History of Northern Ireland 3

From the Act of Union to the Great Revival

The Act of


Even as the rebellion of the United Irishmen was being brutally suppressed by Lord Lieutenant Charles Cornwallis, he accompanied the use of military force with political action, bringing a bill to unite the Irish and British parliaments before the Irish House of Commons, in January 1799.


Union was rejected by two votes. Cornwallis and the chief secretary, Robert Stewart, Viscount Castlereagh, set about persuading opponents of the union. Whilst Catholic interests were swayed by promises of a rapid move towards emancipation, much of the ‘Protestant Ascendancy’ opposed the erosion of their authority.
linen drapers were attracted by the prospect of free trade between the two kingdoms and the Orange Order opposed union, fearing the political influence of newly emancipated Catholics.


The Irish Parliament effectively dissolved itself when it passed an Act of Union early in 1800. The Act was passed into law by the
parliament on January 1, 1801. George III vetoed the promise of emancipation and both Cornwallis and Prime Minister William Pitt resigned.


The Industrial Revolution in


According to historian Jonathan Bardon, ‘It was the success of the linen industry that made Ulster the most prosperous part of
’ in the century following the 1801 Act of Union.


While flax spinning and weaving had long been practised in
, impetus for growth was provided by the removal of English import duties on unbleached Irish linen in 1696, and by the establishment of Louis Crommelin’s colony of French Huguenot weavers at Lisburn, Co Antrim, in 1698.


An Irish Linen Board was set up in 1710 to promote the fledgling industry and even though weaving linen yarn into cloth did not yet become mechanised, output increased from 2.5m yards in the 1720s, to 17m yards in the 1800s.


Following the introduction of mechanised spinning processes after 1825, linen started to overtake cotton as the major local textile industry. However, the linen and cotton industries remained prone to severe recession.

In 1861, the outbreak of the American civil war obstructed the supply of raw cotton to English mills. Adapting the recently developed power looms to weave cotton, the linen industry in and around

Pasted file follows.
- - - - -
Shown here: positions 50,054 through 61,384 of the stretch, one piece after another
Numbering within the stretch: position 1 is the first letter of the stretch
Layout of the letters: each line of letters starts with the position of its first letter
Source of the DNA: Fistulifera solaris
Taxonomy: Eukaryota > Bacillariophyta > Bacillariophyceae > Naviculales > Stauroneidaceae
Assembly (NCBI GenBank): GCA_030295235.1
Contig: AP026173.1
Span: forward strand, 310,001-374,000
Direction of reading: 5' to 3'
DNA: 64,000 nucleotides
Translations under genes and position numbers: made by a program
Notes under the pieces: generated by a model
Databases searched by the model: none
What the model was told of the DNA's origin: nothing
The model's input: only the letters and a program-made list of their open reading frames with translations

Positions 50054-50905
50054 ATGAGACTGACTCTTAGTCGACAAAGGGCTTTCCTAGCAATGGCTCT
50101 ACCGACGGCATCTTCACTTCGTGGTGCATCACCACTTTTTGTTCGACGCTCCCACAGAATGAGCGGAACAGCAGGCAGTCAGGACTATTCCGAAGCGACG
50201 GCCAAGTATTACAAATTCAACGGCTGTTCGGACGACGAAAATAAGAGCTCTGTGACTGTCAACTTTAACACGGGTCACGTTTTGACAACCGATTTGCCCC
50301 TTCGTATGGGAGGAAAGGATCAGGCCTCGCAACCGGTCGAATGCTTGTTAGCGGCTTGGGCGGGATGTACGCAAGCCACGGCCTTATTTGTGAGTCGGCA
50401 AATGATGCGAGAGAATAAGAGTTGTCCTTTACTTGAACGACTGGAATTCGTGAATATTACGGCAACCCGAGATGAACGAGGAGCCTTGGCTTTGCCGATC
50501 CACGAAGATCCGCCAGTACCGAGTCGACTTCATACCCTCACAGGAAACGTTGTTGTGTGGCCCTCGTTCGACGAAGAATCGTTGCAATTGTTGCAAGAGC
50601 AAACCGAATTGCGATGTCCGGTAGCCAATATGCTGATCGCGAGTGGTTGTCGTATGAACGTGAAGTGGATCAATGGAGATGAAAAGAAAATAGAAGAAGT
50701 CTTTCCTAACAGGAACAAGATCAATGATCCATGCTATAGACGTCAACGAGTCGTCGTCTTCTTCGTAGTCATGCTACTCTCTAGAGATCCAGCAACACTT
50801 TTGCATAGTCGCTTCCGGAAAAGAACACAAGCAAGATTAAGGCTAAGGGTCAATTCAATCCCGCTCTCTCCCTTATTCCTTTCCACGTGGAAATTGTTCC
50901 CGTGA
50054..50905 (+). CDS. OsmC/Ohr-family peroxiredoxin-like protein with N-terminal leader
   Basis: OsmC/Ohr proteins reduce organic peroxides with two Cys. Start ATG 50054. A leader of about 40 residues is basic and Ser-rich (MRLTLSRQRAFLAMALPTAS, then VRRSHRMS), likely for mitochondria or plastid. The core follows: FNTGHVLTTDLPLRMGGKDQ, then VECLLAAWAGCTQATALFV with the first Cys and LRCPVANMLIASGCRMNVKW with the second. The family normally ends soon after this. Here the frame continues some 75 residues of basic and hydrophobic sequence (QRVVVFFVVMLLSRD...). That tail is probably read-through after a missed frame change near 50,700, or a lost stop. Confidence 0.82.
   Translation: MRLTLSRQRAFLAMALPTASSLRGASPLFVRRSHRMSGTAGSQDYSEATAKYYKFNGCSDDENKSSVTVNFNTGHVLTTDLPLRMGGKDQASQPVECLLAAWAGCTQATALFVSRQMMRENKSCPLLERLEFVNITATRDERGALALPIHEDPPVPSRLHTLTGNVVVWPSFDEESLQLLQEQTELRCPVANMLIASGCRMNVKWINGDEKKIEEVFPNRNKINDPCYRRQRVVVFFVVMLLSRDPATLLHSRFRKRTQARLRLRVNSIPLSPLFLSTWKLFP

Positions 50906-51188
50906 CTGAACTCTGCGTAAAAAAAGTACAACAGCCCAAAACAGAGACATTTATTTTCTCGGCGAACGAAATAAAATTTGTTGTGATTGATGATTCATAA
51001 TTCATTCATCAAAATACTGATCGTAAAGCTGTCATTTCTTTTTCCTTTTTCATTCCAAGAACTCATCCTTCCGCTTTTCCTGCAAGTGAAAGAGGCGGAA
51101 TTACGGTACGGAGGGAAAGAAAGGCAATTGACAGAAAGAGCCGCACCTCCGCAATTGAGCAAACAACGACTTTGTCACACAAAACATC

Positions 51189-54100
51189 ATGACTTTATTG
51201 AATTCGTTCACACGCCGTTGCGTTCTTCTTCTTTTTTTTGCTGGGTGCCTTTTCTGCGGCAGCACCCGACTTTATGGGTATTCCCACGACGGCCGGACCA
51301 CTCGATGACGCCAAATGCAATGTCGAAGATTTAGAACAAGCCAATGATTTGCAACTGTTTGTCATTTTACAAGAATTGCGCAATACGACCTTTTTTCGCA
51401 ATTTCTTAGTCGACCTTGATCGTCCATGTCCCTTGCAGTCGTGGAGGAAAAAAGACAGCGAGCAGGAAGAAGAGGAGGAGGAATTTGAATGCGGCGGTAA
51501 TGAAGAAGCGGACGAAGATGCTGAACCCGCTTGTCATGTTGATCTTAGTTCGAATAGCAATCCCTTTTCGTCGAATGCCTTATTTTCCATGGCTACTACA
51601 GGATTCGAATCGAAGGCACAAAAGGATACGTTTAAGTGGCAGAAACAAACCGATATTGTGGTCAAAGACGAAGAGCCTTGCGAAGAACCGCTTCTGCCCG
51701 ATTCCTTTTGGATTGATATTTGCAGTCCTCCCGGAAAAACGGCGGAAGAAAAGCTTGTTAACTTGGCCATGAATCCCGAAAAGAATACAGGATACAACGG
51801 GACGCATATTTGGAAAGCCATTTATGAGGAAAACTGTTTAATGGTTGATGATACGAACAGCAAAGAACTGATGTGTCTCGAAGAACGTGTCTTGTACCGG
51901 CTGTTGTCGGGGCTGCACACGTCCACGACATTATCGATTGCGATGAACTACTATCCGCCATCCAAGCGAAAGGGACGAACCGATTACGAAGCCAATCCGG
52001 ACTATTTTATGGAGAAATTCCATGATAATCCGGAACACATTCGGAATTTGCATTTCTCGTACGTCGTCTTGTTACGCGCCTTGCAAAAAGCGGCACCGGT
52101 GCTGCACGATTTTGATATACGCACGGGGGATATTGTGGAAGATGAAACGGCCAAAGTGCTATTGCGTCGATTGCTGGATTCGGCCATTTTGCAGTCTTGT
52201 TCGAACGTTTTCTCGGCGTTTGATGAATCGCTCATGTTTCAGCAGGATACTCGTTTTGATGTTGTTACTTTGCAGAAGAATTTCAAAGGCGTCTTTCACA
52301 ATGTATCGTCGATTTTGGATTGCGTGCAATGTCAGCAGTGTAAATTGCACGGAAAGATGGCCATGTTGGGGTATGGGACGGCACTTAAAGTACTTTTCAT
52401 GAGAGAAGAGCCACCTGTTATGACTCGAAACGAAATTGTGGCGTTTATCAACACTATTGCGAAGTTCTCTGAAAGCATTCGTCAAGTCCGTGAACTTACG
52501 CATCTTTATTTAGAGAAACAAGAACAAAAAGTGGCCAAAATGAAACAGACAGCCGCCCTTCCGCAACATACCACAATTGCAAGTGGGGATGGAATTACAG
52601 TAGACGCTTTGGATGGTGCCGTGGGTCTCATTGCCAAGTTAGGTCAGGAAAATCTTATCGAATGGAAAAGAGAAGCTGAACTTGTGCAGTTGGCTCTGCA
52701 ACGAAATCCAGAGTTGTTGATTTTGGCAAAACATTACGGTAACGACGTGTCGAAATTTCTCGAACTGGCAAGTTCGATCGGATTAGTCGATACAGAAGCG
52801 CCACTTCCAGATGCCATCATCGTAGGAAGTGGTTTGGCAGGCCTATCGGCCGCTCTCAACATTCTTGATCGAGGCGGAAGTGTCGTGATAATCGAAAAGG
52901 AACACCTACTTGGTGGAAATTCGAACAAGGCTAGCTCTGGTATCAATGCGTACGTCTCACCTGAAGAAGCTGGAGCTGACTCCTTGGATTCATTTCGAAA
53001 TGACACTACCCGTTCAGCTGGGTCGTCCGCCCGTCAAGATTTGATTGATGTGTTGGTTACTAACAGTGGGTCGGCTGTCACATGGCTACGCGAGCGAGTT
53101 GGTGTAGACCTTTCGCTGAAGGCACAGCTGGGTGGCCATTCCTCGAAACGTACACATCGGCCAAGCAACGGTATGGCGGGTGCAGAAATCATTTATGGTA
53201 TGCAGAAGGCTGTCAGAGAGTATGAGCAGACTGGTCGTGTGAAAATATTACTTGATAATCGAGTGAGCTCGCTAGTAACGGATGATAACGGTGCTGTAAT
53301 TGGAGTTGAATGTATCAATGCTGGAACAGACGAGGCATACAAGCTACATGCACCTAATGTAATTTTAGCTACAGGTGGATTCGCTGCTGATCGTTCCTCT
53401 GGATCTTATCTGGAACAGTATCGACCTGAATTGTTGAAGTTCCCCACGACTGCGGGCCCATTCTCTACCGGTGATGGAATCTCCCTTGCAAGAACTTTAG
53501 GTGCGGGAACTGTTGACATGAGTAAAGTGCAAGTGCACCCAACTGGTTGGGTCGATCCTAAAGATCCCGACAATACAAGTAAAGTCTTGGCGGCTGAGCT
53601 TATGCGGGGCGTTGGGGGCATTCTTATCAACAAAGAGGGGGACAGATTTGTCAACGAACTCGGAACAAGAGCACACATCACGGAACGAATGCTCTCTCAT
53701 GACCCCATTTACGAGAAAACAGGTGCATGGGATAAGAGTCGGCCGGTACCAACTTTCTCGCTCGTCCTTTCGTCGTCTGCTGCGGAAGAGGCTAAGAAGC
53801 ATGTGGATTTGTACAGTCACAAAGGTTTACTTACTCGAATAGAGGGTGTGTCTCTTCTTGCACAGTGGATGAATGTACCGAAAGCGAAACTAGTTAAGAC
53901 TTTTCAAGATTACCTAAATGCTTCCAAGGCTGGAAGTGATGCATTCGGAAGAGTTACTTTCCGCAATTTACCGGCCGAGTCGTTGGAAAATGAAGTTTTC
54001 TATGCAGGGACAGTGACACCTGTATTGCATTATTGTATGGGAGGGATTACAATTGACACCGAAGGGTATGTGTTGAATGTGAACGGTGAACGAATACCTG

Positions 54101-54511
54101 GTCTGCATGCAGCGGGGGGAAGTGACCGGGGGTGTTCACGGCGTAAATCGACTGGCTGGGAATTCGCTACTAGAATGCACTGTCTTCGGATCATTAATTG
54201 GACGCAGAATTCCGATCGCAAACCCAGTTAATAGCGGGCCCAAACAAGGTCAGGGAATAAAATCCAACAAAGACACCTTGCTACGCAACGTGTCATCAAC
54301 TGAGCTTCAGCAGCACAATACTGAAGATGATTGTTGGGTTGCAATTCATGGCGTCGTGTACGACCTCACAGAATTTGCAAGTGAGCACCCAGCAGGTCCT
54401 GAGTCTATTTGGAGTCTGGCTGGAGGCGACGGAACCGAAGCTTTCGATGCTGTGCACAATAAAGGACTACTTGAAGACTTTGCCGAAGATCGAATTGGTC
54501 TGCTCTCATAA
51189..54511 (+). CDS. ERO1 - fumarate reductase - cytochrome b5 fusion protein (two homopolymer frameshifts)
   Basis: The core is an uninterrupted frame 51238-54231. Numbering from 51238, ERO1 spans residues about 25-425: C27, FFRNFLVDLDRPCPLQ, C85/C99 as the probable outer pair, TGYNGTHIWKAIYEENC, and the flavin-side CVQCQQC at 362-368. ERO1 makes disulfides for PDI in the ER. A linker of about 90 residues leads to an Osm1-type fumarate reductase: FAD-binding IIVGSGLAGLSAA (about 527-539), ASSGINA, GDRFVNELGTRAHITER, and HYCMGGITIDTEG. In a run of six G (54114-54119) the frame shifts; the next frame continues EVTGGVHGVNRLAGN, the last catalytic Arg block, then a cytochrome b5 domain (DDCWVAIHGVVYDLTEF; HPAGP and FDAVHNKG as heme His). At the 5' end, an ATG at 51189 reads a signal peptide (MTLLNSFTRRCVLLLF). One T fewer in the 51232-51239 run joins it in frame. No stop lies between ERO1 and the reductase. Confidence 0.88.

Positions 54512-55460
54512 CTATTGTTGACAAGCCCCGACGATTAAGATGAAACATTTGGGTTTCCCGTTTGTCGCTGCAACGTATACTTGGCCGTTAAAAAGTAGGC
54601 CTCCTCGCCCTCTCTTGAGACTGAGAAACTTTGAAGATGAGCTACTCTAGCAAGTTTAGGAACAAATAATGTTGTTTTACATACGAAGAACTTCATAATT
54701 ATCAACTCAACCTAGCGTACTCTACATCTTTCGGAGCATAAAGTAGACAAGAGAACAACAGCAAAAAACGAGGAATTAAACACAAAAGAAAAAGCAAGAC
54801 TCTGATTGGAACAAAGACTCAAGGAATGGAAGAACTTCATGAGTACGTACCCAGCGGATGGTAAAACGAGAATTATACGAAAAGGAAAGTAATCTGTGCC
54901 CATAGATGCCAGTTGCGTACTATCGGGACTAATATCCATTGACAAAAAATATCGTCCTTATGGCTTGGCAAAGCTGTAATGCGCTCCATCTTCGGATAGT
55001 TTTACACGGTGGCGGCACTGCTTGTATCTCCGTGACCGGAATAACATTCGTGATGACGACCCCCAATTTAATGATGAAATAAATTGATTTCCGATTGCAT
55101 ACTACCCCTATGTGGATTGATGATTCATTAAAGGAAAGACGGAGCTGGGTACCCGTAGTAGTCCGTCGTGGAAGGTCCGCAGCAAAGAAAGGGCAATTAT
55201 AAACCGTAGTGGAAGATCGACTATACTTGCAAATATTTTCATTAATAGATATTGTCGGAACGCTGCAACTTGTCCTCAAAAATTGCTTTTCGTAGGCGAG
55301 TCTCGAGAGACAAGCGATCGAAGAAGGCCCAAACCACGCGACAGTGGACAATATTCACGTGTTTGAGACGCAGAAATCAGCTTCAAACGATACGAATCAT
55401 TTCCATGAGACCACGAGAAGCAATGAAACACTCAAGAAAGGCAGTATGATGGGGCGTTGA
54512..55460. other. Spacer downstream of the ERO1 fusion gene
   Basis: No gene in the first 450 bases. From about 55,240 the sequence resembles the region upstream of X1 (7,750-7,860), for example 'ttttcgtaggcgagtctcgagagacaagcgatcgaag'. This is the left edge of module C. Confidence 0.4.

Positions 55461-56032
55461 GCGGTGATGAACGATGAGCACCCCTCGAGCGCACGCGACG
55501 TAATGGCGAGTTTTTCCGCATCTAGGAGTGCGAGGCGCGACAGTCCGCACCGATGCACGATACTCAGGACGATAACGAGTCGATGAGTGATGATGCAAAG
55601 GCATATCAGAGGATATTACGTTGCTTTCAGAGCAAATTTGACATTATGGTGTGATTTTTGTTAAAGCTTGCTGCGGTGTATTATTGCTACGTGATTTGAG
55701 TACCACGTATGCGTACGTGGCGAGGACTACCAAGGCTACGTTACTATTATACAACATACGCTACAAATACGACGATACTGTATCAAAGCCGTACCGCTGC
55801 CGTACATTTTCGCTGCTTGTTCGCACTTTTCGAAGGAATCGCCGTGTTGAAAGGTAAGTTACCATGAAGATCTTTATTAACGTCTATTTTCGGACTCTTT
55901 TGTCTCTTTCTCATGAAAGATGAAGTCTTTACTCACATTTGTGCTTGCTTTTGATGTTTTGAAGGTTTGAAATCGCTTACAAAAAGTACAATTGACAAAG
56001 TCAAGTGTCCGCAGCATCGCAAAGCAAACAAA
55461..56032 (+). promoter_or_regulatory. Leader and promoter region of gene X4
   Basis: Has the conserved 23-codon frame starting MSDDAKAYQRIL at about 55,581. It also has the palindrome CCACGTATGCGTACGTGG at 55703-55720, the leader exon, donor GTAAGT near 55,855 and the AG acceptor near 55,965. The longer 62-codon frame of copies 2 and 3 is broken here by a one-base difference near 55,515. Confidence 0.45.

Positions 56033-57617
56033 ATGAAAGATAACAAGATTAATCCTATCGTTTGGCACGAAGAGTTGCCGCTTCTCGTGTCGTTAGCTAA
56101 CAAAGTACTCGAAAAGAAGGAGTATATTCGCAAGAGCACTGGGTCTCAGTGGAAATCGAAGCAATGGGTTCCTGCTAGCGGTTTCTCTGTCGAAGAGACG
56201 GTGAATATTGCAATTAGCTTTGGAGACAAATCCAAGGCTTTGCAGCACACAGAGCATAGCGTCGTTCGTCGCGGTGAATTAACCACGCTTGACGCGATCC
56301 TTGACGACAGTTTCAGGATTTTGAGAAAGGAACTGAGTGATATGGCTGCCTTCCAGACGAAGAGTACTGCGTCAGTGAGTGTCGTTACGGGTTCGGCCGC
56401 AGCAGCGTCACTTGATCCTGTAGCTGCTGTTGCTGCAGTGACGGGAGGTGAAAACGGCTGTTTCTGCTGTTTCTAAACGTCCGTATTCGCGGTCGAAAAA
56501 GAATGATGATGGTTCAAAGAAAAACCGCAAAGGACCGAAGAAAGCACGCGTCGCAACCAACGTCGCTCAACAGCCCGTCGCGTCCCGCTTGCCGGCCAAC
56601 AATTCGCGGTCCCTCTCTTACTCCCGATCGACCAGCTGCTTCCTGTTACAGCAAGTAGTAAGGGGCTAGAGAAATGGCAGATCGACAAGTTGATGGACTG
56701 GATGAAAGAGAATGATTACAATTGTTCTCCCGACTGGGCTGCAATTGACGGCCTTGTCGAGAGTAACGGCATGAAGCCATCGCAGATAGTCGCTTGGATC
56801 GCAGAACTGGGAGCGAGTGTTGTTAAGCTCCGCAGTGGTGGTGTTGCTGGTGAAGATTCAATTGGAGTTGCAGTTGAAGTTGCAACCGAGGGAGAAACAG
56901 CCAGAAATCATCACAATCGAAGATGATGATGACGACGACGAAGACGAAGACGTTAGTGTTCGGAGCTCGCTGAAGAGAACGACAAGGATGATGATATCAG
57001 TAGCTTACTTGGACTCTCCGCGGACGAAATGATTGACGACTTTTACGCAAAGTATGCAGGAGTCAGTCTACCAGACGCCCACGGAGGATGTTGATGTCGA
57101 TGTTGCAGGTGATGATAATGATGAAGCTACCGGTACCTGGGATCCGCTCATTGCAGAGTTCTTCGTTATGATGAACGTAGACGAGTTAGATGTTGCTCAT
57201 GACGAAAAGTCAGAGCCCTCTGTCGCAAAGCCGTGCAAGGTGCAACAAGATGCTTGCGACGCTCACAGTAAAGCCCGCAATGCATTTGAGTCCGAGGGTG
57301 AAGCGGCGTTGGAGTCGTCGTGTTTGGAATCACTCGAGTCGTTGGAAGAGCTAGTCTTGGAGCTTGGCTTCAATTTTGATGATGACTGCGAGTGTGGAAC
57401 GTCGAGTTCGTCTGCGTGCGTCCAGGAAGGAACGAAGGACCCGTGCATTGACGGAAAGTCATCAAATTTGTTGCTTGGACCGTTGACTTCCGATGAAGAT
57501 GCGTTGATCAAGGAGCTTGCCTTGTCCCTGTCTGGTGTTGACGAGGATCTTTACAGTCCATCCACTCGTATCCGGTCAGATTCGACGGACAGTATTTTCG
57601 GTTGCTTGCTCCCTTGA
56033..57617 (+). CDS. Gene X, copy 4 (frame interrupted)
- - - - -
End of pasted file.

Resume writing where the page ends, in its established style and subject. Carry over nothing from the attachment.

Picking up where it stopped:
and in towns such as Ballymena, Newry, Lisburn, Lurgan and Portadown, reached the peak of its prosperity in 1867.


Although small scale shipbuilding and ship repair work had been carried out in Belfast Lough from at least the sixteenth century, the modern industry received its crucial impetus with the arrival of William Ritchie. Ritchie arrived from Saltcoats, Ayrshire, with 10 men and enough materials to found a boat yard. The first vessel was built on a site near modern

Corporation Street

and was launched in 1792.


With the creation of Queen’s
Island in the middle of the nineteenth century, a major development in the industry was the opening of Robert Hickson’s yard. Hickson, an ironmonger who had expanded into shipbuilding, employed Edward Harland as shipyard manager. In 1855, Hickson sold Harland ‘my interest and goodwill in the shipyard at the Queen’s Island,


In 1870, Harland signed a contract with the White Star Line, which set the course for his company to become one of the best known shipyards in the world. The next 50 years saw Harland and Wolff construct the first transatlantic ocean liner, the Oceanic and enter into a ‘golden age’ of ship building.


Other nineteenth century industrial enterprises in the north of
included, at various times, ironworks, glassworks and an embryonic chemical industry. The period also saw the development of transportation systems, docks, roads, railways and canals that supplied raw materials and carried away finished goods. However, much of
outside of the Lagan valley remained predominantly agricultural and even key industrial enterprises were prone to recession


The Great Revival


In the wake of ‘Revivalist’ movements among evangelical Protestants in the US, 1857 to 1858, Presbyterian communities in
experienced a wave of intense religious demonstrations during the summer and autumn of 1859. The phenomenon, known ‘The Great Revival,’ began in the Co Antrim villages of Kells, Connor and Ahoghill, but spread rapidly to
. Crowded prayer meetings were held in churches and in the open air, most notably in June and August when thousands crowded into
’s Botanic Gardens.


The physical symptoms of the Revival included faintings, visions, trances and physical paralysis and were most common among women and children. These were the subject of intense debate on the nature of the upsurge of religious fervour. A number of clergymen were disturbed by what they saw as a display of mass hysteria, where others saw proof of divine intervention. Later commentators noted the stressful social context of a rapidly modernising economy, as well as a presence of an evangelical tradition within Scots Presbyterianism. 


Whatever the causes, the Great Revival was a central cultural phenomena of the early industrial age in
,and indelibly shaped the character of local Protestantism for many decades to come.


Belfast: An Illustrated History (1982) by Jonathan Bardon; Belfast: 1000 Years (1985) by Jonathan Bardon and Stephen Conlin.